"Today our trust in machines has moved beyond doing something, to deciding what to do, and when to do it. We are starting to be surrounded by autonomous agents." - Rachel Botsman, 'Who can you trust? How technology brought us together and why it might drive us apart', 2017.

Every day we share our personal data through the use of digital technology, producing roughly 2.5 quintillion bytes a day. The world is becoming more connected with the ever-increase of electronic devices connected to the Internet. According to the OCED, the value for big data is $17 billion and is expected to grow at a rate of 40%. Despite the potential of using big data for the delivery of improved value propositions, enhanced efficiency of manufacturing processes and discovering latent customer needs; big data is failing to provide precious, unquantifiable insights from actual people that could help to make the right business decisions and drive meanginful innovations.

The Data-Driven Innovation hub sits within the established Cranfield Centre for Competitive Creative Design (C4D); a rapidly expanding, pan-University facility that works in collaboration with a national and international network consisting of academics, industrial and governmental professionals. At the hub, we try to better understand the nature of people's aspirations, to develop an emotional language that can be embedded into product and service development and delivery. The hub has a high level of expertise in implementing qualitative approaches within collaborative research on quantitative data and data analytics, to unlock the hidden insights that could transform businesses. We seek the most creative individuals, from diverse backgrounds such as mathematics, data analytics and human-centred research from across our MSc programmes, the PhD community and directly from industry, to explore their capabilities to uncover the real power of data.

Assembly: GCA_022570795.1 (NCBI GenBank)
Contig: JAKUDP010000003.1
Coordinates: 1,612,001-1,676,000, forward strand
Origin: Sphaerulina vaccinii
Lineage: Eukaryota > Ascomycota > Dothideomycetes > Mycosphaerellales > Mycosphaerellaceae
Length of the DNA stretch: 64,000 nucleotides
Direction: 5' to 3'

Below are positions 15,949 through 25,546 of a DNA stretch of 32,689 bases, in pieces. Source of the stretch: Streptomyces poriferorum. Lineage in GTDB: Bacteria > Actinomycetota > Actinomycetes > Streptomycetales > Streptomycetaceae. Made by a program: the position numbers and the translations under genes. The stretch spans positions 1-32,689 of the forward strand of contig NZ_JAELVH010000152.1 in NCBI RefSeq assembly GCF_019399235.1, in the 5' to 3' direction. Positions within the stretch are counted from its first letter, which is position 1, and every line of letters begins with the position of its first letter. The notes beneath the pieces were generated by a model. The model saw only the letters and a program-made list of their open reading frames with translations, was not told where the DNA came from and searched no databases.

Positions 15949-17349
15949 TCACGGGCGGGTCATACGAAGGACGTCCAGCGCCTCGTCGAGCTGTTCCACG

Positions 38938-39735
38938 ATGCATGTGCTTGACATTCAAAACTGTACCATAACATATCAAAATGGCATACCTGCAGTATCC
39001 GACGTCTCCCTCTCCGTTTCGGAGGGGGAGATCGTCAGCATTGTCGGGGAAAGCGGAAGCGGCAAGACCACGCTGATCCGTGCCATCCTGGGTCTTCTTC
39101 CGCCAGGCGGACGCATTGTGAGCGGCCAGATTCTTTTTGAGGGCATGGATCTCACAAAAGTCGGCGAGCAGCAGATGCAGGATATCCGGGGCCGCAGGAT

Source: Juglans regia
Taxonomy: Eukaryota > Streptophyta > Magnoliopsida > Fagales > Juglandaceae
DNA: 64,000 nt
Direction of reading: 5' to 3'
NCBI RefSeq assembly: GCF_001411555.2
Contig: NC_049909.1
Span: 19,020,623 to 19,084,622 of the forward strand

The Data-Driven Innovation community of practice is led by Professor Leon Williams and aims to be a pioneer in conducting transformational research and deliver educational programmes that could help organisations to make better decisions through the application of data-driven models that can drive meaningful innovations. 

We support other communities of practice within C4D - Circular Economy, Materials Innovation and Breakthrough Innovation - by providing resources that could identify commercial opportunities and value creation activities through different streams of data, identifying user patterns, user behaviour and user preference to design interventions and find solutions that could address intellectual property and data security issues.

Outputs

  • Jones PM, Lonne Q, Talaia P, Leighton GJT, Botte GG, Mutnuri S & Williams L (2018) A straightforward route to sensor selection for IoT systems, Research-Technology Management, 61 (5) 41-50.
  • Ramos A, Talaia P & Queirós de Melo F (2016) Pseudo-dynamic analysis of a cemented hip arthroplasty using a force method based on the Newmark algorithm, Computer Methods in Biomechanics and Biomedical Engineering, 19 (1) 49-59.
  • Barros L, Talaia P, Drummond M & Natal-Jorge R (2014) Facial pressure zones of an oronasal interface for noninvasive ventilation: A computer model analysis, Jornal Brasileiro de Pneumologia, 40 (6) 652-657.